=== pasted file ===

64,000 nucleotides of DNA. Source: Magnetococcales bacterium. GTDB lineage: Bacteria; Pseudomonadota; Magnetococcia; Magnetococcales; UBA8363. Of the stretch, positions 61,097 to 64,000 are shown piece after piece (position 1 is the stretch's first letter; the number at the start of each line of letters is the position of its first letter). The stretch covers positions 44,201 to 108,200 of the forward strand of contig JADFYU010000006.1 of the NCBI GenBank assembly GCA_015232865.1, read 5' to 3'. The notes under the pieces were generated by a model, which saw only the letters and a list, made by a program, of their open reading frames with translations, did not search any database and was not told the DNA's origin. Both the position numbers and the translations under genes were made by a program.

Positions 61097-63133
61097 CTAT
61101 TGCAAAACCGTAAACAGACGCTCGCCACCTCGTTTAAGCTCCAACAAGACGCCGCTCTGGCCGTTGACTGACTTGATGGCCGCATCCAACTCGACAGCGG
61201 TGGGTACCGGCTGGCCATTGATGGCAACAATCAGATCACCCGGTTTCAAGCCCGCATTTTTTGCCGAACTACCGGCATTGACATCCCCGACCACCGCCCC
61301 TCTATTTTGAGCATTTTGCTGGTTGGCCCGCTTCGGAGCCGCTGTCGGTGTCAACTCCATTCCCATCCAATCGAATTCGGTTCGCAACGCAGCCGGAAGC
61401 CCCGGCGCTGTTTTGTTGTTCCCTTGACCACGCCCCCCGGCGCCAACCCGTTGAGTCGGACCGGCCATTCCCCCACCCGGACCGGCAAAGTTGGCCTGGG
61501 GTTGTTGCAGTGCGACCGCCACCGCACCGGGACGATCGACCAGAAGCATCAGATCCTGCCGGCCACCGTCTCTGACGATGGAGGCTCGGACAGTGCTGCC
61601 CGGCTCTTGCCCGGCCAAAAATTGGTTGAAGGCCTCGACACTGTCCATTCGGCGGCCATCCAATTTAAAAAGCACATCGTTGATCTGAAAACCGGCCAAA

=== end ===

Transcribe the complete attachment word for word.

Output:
64,000 nucleotides of DNA. Source: Magnetococcales bacterium. GTDB lineage: Bacteria; Pseudomonadota; Magnetococcia; Magnetococcales; UBA8363. Of the stretch, positions 61,097 to 64,000 are shown piece after piece (position 1 is the stretch's first letter; the number at the start of each line of letters is the position of its first letter). The stretch covers positions 44,201 to 108,200 of the forward strand of contig JADFYU010000006.1 of the NCBI GenBank assembly GCA_015232865.1, read 5' to 3'. The notes under the pieces were generated by a model, which saw only the letters and a list, made by a program, of their open reading frames with translations, did not search any database and was not told the DNA's origin. Both the position numbers and the translations under genes were made by a program.

Positions 61097-63133
61097 CTAT
61101 TGCAAAACCGTAAACAGACGCTCGCCACCTCGTTTAAGCTCCAACAAGACGCCGCTCTGGCCGTTGACTGACTTGATGGCCGCATCCAACTCGACAGCGG
61201 TGGGTACCGGCTGGCCATTGATGGCAACAATCAGATCACCCGGTTTCAAGCCCGCATTTTTTGCCGAACTACCGGCATTGACATCCCCGACCACCGCCCC
61301 TCTATTTTGAGCATTTTGCTGGTTGGCCCGCTTCGGAGCCGCTGTCGGTGTCAACTCCATTCCCATCCAATCGAATTCGGTTCGCAACGCAGCCGGAAGC
61401 CCCGGCGCTGTTTTGTTGTTCCCTTGACCACGCCCCCCGGCGCCAACCCGTTGAGTCGGACCGGCCATTCCCCCACCCGGACCGGCAAAGTTGGCCTGGG
61501 GTTGTTGCAGTGCGACCGCCACCGCACCGGGACGATCGACCAGAAGCATCAGATCCTGCCGGCCACCGTCTCTGACGATGGAGGCTCGGACAGTGCTGCC
61601 CGGCTCTTGCCCGGCCAAAAATTGGTTGAAGGCCTCGACACTGTCCATTCGGCGGCCATCCAATTTAAAAAGCACATCGTTGATCTGAAAACCGGCCAAA